In Which Our Heroine Is Further Distracted By Political Spouses and Writing Theory

27 January 2004

I have heard people arguing that a candidate's spouse should in no way reflect on the candidate -- that who they married has no bearing on the person you're electing. I don't agree with that at all. A man who would marry Teresa Heinz Kerry, for example, is a man who scares me spitless. The Botox. The party-switching career political spouse thing. The dismissive arrogance. The whole package. It's just not good. To my eyes it reflects on at least some aspect of his personality that is superficial and power-mongering, fickle and arrogant.

On the other hand, I've already talked about why I'm drawn to Judith Steinberg Dean, comparatively speaking, and Gertrude Clark intrigues me for similar reasons: neither of them was chosen as a politician's spouse. As much Elizabeth Edwards hits a pretty darn good vibe with me, I also think that it's fairly clear she knew she what she was getting into from the very start, and so did John. She was a law student, for heaven's sake. And Hadassah Lieberman has been around the political block more times than most congresscritters, by this point (her degrees are in government and International Relations). She knows what she's doing; I respect that. I don't like some of the stuff she's doing, but I think she's probably fairly good at doing it. But it was not a surprise to either of those two women what was on the agenda for their spouses.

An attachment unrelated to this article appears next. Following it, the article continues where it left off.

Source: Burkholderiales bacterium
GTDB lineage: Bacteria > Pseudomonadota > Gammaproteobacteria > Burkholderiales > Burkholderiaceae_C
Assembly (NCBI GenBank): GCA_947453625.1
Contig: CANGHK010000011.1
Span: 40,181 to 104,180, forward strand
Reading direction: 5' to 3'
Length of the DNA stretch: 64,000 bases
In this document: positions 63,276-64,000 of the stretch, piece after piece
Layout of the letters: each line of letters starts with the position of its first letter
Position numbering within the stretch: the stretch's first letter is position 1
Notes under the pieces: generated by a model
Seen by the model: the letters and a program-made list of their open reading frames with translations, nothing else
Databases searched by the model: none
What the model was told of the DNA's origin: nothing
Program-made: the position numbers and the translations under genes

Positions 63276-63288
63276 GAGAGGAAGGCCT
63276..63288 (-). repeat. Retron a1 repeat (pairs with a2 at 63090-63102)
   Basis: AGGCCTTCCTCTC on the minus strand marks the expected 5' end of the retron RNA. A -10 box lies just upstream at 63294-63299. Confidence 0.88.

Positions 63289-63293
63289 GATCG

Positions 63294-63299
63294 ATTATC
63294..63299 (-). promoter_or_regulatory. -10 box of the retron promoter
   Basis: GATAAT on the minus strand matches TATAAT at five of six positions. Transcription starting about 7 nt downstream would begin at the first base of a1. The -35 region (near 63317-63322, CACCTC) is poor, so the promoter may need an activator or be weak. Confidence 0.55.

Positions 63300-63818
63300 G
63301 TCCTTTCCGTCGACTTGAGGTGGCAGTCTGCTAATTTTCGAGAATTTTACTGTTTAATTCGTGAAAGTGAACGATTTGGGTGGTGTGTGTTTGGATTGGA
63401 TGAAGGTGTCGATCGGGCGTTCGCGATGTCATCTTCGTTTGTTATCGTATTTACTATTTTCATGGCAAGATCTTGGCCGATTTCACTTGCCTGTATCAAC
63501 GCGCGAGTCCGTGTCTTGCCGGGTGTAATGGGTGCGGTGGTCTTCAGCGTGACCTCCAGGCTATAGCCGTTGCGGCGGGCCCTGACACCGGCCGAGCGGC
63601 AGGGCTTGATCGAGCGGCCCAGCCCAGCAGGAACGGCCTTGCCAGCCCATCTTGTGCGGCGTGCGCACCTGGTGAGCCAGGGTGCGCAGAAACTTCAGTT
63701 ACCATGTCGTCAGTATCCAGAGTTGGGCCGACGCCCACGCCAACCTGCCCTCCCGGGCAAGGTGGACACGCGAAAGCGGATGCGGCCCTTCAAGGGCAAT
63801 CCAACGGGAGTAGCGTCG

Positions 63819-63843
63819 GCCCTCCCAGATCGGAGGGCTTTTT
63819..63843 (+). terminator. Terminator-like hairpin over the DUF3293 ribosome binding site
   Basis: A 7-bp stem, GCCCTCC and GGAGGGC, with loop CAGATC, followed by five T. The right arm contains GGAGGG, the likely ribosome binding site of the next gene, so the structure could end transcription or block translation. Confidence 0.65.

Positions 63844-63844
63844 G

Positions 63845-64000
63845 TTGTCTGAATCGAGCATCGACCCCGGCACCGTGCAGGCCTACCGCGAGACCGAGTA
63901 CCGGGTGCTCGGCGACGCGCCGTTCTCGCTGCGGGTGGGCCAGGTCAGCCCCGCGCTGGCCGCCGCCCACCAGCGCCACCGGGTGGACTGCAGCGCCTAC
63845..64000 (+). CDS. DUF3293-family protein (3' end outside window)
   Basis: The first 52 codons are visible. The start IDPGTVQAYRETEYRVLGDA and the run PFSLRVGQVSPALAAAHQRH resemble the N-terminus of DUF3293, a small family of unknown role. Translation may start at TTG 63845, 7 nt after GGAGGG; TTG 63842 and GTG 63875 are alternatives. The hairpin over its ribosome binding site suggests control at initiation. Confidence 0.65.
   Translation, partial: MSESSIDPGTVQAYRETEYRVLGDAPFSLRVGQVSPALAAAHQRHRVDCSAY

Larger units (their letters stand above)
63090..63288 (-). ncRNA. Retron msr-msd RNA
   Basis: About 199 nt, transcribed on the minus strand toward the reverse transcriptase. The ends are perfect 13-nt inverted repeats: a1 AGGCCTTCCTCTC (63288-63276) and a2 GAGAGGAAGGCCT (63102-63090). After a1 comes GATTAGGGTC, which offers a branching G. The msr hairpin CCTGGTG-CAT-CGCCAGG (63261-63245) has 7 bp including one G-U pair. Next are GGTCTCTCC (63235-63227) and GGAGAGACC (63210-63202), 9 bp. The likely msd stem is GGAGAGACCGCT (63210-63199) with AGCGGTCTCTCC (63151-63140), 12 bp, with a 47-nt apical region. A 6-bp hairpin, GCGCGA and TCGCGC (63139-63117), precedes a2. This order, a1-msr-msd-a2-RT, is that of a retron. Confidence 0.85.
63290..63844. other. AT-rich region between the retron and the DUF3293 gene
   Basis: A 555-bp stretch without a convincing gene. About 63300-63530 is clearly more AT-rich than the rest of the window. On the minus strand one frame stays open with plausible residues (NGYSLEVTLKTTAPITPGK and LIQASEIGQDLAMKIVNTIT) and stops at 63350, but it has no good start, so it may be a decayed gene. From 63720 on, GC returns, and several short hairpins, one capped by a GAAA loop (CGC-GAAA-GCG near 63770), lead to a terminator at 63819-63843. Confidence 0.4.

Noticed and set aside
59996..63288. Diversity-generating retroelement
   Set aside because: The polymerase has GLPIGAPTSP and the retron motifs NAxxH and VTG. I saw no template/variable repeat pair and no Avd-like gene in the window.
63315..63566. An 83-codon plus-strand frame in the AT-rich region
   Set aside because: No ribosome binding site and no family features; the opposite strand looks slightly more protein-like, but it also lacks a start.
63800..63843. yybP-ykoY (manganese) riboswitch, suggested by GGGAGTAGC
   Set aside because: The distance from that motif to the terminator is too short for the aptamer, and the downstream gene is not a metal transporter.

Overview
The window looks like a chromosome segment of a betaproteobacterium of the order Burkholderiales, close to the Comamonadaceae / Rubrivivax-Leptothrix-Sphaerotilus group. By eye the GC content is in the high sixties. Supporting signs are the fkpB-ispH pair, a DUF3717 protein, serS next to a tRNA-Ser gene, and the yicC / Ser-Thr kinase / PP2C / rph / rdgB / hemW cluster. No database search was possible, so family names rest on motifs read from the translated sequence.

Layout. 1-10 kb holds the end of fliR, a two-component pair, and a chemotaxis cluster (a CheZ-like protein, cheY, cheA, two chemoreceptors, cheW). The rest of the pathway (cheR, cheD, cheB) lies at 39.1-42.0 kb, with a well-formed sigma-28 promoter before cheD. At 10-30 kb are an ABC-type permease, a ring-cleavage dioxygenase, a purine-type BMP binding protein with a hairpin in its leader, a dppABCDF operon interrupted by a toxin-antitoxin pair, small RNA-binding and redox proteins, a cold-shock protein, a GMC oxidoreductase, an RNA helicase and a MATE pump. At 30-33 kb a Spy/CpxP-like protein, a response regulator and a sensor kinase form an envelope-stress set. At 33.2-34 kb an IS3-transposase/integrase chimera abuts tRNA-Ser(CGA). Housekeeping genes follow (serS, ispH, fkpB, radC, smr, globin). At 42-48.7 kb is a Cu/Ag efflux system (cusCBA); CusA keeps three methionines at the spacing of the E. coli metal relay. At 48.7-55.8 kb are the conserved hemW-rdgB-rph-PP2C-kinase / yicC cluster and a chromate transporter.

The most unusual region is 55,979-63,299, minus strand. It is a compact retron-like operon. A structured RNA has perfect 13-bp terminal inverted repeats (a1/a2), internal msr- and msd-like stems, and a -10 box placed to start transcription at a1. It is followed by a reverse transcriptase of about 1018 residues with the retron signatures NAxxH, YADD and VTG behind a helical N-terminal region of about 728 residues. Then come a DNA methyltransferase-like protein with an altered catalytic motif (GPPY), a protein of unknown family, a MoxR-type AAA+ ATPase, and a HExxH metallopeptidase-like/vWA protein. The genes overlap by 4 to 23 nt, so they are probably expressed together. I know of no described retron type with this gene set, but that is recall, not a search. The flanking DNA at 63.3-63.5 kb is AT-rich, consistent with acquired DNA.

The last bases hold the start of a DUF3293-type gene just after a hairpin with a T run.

Gertrude Clark, though...a general's wife has to know how to deal with people. By all accounts I've encountered, she's practical and adaptable, able to talk comfortably with people from all walks of life and regions of the world. I think she says good things about what he values. Actually, I think all of them do except Teresa Heinz Kerry, who, as I mentioned, scares the crap out of me. It's just that they're different good things, and sometimes the good things aren't nearly enough to drown out other considerations.

Some well-meaning Democrats in the '90s tried to argue that Hillary Rodham Clinton wouldn't be much of an influence on her husband. I didn't think that was a good thing. "This man committed to spend his life being partners with someone whose opinion he doesn't respect!" Oh. Um...well...good? No. Not good. Not good at all. And I hope we're over that now, because...yuck.